This is a simpler formulation than Weber's, and also recognises the fact, often ignored by mainstream theorists, that the State does use illegal force. There's probably no State that has graced the surface of this planet that didn't, at one time or another (and most likely in periods of State formation and death), use force that was outside its (self-imposed) legal sanction. Black death squads, extrajudicial killing, secret kidnapping, torture, vanishings. Nazi Germany was gangster incorporated, and the gangsters in charge had figured out that, with enough physical force, any act could be made legal; still, when problems developed such as Rommel, Nazism remain true to its street-bawling roots and just dealt with them. These things happen.

The social order that the State imposes is hierarchical with the State at the apex of that hierarchy (or hierarchies). In particular, the State stands above the body politic. The body politic is subservient to the State, and, in this relationship, complete jurisdiction is possible. This hierarchy is maintained primarily by the government's use of force.

To lift from the title of his main work, the emergence of hierarchy has been Murray Bookchin's lifelong intellectual pursuit.

[NOTE TO READER: Over Nov./Dec. I was in America and Europe. I carried around a much battered, but highly marked, noted, cross-referenced and much loved copy of The Ecology of Freedom. An airline lost my bag, which held said book. Tragedy. I'll have to find another copy somewhere (probably have to buy online), and then fill in this section on hierarchy. But, I guess you can bridge the gaps.]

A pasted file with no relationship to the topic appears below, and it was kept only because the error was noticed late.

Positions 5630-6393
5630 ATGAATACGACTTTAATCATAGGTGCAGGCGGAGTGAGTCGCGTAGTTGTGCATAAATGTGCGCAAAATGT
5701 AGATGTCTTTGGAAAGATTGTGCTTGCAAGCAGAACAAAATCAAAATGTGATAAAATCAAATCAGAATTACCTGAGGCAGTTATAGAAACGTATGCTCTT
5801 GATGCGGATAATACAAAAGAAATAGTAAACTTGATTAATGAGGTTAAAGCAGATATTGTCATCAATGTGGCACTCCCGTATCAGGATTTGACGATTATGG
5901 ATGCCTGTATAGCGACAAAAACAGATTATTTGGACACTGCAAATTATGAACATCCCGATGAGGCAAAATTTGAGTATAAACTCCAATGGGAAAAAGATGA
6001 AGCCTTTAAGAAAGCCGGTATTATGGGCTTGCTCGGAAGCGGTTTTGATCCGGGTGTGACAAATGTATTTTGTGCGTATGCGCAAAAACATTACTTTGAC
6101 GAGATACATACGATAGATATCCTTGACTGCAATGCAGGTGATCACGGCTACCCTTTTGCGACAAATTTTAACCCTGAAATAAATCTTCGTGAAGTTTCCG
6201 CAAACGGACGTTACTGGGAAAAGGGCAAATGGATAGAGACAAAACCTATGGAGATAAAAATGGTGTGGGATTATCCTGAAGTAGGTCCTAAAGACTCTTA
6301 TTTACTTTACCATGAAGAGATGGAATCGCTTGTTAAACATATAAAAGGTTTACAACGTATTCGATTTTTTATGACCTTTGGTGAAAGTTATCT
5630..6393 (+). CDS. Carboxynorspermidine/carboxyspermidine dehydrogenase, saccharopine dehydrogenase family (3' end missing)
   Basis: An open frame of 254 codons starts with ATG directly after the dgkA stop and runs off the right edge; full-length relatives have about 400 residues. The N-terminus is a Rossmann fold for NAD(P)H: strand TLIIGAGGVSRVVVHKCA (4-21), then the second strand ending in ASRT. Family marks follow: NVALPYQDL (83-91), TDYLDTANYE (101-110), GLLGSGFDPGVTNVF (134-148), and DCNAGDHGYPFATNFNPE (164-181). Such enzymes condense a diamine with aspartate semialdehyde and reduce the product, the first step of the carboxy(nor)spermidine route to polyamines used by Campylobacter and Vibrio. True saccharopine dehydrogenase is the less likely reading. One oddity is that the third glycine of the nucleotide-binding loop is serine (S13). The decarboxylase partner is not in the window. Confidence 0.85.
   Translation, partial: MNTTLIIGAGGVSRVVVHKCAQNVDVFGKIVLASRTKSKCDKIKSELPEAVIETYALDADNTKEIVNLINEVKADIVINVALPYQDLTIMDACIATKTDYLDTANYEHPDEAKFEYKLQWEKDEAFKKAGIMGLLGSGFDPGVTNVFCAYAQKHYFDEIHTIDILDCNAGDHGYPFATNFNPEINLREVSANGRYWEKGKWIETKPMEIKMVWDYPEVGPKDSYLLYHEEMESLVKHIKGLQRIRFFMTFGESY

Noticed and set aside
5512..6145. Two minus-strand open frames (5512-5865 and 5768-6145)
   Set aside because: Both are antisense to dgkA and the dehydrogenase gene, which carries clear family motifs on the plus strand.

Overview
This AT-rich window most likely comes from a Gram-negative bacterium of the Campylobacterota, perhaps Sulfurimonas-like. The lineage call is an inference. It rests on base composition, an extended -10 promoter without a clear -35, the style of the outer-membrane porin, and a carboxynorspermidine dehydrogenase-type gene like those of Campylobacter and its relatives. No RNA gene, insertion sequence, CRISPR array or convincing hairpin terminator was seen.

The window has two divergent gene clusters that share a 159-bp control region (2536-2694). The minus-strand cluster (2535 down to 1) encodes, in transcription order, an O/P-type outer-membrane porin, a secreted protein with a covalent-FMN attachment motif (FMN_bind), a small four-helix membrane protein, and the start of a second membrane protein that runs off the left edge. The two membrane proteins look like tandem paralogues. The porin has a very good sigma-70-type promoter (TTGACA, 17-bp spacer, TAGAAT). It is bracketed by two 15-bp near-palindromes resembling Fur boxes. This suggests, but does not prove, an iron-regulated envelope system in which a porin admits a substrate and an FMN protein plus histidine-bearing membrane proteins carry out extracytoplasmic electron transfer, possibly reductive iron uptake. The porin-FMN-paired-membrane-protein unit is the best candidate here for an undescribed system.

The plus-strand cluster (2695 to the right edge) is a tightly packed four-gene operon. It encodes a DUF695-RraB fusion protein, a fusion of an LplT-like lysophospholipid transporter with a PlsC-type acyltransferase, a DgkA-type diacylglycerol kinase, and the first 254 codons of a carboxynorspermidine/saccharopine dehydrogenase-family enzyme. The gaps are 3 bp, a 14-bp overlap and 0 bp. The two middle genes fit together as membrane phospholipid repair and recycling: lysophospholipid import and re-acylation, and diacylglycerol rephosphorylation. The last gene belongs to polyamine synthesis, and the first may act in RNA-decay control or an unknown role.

One further point about hierarchy and social organisation. Different States will have different depths and scopes of hierarchical structuring. Some States structure their economic systems in centralised and rigorous manners, whilst others will see no role for the State in economic affairs. Given the extent to which modern States regulate so much of society—for example, every economic transaction is regulated, often taxed, and what qualifies as an education and who can provide it are defined by the State—this point is best seen in issues such a sexuality, public health, free speech. Some States have passed laws banning homosexuality or oral sex. Other States have legalised prostitution, and others have said that rape doesn't exist between a married couple. Some States have outlawed negative comments against the government, and a few States have tried to enforce quarantines on HIV-positive people.